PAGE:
Tue, 11 Oct 1994

Lawyer wants one trial for three drug dealers

JAKARTA (JP): The lawyer of an alleged drug dealer asked the Central Jakarta District Court yesterday to try his client and another two alleged dealers at the same time.

"Such a trial will make it clear who the mastermind, the actor or the accomplice is," said lawyer Sofyan Taher, using Latin- derived legal terminologies respectively as daders, mede daders and medeplich.

Earlier reports said that the Central Jakarta Prosecutor Office had decided to separate the trial of defendants Muhammad Freddy (alias A Thing, 44), Malaysian Tham Tuck Yin (alias A Tjai, 29) and Thai Sae Lim Iaw (alias A Tham, 50) due to each of them being tried for different charges.

Police said the three were arrested during a drug deal on May 11 in Hotel Indonesia, Central Jakarta. A later raid on A Thing's house netted 29 kilogram of heroin.

The market value of the heroin was estimated at Rp 58 billion (US$27 million). Police claim it is the largest drug bust ever made in Indonesia.

A Thing brought six small packets of heroin, apparently as samples, to Hotel Indonesia and left the remaining 54 packets in his house.

Taher, the lawyer of A Thing, also told presiding Judge Leo Hutagalung yesterday that the Central Jakarta District Court has no right to hold the trial.

He said that 90 percent of the seized heroin was stored in the house of A Thing at Jl. Patriot 29 in Bekasi, West Java.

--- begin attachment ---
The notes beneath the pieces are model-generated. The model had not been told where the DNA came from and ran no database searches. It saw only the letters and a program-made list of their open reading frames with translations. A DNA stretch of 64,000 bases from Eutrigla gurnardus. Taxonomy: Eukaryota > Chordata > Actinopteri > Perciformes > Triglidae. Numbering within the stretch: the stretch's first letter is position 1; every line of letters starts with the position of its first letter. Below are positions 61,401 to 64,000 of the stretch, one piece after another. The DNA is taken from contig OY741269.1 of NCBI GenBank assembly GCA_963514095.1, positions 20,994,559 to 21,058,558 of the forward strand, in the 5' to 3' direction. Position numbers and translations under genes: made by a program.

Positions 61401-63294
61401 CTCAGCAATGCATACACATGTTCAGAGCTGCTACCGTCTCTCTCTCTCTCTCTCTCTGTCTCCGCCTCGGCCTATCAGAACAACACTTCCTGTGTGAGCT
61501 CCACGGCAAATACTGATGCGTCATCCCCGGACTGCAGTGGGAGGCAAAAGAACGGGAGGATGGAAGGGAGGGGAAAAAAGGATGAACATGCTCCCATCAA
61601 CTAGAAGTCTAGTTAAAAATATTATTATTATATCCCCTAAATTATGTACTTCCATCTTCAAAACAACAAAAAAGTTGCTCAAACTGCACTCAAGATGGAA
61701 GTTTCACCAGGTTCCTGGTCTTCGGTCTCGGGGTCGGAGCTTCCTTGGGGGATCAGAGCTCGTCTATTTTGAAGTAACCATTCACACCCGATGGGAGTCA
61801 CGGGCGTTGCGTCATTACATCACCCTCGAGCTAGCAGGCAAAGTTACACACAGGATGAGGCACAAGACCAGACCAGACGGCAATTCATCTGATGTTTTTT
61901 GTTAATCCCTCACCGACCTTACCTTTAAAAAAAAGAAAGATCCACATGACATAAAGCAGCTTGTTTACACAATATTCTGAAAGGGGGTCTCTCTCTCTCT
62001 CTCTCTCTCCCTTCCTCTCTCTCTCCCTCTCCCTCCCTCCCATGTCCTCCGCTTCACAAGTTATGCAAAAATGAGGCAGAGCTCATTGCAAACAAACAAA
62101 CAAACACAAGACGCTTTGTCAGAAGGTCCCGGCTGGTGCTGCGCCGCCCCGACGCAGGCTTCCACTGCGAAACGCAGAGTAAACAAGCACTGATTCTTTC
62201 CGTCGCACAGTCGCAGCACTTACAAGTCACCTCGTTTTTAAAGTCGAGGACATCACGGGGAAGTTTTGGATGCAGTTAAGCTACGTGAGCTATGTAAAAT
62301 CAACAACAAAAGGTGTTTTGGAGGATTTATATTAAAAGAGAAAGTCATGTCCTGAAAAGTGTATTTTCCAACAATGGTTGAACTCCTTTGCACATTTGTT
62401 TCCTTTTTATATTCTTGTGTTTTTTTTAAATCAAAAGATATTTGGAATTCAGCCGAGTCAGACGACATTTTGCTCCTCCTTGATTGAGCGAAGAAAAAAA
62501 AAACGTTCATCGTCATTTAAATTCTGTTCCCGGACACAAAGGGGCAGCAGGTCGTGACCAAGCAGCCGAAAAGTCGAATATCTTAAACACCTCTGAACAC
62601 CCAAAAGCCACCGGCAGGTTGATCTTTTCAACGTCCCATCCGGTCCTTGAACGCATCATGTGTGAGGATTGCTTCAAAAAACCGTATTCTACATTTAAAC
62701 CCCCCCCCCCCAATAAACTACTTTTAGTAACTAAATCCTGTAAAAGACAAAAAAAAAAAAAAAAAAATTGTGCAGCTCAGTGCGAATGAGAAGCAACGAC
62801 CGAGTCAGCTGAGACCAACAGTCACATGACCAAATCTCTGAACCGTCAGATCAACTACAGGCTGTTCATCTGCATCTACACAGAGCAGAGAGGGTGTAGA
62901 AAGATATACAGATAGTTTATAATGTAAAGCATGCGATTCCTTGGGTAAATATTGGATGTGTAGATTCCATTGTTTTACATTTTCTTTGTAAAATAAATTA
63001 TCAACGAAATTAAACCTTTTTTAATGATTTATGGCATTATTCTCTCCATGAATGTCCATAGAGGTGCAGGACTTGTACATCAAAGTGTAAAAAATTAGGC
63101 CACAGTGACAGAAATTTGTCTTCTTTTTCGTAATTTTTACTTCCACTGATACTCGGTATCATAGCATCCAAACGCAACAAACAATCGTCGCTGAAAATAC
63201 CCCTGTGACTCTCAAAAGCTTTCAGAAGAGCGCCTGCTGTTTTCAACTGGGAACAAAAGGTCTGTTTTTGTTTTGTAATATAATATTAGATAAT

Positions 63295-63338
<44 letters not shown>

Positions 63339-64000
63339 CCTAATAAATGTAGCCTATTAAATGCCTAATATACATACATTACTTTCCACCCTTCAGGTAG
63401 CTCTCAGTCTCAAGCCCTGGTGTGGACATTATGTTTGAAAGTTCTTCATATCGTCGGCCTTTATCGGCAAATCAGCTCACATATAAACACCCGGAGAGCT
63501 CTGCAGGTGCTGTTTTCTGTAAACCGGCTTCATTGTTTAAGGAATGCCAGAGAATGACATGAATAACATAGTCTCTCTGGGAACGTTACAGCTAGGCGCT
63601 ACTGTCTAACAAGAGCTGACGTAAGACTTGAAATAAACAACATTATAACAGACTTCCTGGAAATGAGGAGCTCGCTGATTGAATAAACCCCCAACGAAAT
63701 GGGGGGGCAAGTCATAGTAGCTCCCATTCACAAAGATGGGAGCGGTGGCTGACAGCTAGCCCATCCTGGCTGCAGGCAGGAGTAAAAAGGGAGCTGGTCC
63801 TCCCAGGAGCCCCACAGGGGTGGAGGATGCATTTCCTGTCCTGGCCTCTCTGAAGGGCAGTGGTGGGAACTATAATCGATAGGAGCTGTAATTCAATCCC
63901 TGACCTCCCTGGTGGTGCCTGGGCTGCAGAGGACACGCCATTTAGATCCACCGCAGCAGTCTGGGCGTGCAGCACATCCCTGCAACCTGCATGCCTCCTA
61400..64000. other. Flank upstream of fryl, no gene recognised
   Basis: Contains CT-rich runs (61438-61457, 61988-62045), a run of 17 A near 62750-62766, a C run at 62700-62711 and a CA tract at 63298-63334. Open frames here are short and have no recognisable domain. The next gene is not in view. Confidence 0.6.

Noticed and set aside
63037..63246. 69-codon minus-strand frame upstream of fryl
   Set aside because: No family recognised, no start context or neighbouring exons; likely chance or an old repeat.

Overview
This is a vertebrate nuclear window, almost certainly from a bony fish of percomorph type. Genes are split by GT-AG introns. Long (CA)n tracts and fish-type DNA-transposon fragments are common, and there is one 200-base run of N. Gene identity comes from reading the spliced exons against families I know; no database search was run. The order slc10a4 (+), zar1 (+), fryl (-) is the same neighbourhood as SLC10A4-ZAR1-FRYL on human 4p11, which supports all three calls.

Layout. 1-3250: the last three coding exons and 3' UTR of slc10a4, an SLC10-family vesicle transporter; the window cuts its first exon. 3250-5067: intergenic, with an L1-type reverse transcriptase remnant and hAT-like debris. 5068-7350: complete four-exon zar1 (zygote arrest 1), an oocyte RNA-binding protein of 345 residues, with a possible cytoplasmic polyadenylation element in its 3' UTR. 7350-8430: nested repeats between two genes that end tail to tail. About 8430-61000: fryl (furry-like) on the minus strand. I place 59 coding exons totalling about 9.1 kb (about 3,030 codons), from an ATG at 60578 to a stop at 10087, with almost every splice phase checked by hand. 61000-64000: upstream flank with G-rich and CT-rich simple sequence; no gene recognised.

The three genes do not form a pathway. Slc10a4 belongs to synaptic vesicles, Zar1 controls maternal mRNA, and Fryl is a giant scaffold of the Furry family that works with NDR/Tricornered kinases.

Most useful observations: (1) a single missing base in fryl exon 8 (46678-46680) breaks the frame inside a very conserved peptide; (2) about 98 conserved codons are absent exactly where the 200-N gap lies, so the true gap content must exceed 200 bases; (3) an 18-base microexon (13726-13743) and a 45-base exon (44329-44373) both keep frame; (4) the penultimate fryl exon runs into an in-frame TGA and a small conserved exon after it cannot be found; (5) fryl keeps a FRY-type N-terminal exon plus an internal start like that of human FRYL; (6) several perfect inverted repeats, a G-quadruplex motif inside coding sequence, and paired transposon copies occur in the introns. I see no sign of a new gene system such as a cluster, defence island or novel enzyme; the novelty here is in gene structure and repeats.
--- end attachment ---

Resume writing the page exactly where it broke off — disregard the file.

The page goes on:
"Instead of the Central Jakarta District Court, it is the Bekasi one which has the authority to try the defendant," Taher said in his defense statement.

Prosecutor T. Zakaria said last week that the 29 kilograms of heroin was smuggled from Phuket, a tourist resort in Thailand, into Belawan seaport in North Sumatra, by A Tjai.

A Tjai then arrived in Pulo Gadung terminal in Jakarta on Jan. 24, after riding a bus from Medan.

Zakaria said in his indictment that the contacts of A Tjai in Jakarta were A Thing, A Tham and Thamanoon Saepho.

Saepho, allegedly the mastermind of the drug deal, is still at large.


Police allege that A Tham and Saepho are members of an international narcotic syndicate.

"During police questioning, the three suspects remained tight- lipped and gave no information that would help us find their other accomplices or any information of their network," said a police officer.

While A Thing kept the heroin, the other three were busy looking for buyers, traveling between Jakarta and Bangkok a number of times before arranging a meeting with a potential buyer in Hotel Indonesia, he said.

Judge Hutagalung adjourned the trial of A Thing until next Monday to give prosecutor Zakaria ample time to prepare a written response to the defense statement by Taher.

The court will today conduct the second trial session of A Tham presided over by Judge R.P.A. Mangkudiningrat.

The trial of A Tjai will begin on Thursday, presided over by Judge Tua Radja Siregar.

Under the Indonesian 1976 Anti-Narcotic Law, an alleged drug dealer may face the death penalty or life imprisonment.

Two Thai nationals and an Indian citizen were sentenced to death by a court in Medan, North Sumatra, on Sep. 9, 1994 after being found guilty of smuggling 12.19 kilograms of heroin.

A Thai sailor, Kamjai Khong Thavorn, was also sentenced to death in 1988 by a court in Samarinda, East Kalimantan, after being found guilty of smuggling 17.76 kilograms of heroin.

Earlier in 1985 a Malaysian, Chan Tin Chong, better known as Steven, also was sentenced to death by the West Jakarta District Court after being found guilty of masterminding a smuggling attempt of 420 grams of heroin.

In Indonesia, death sentences are usually carried out by a military firing squad at dawn in a disclosed place, usually one or two days after the family is given a chance to meet with the convict for the last time. (09)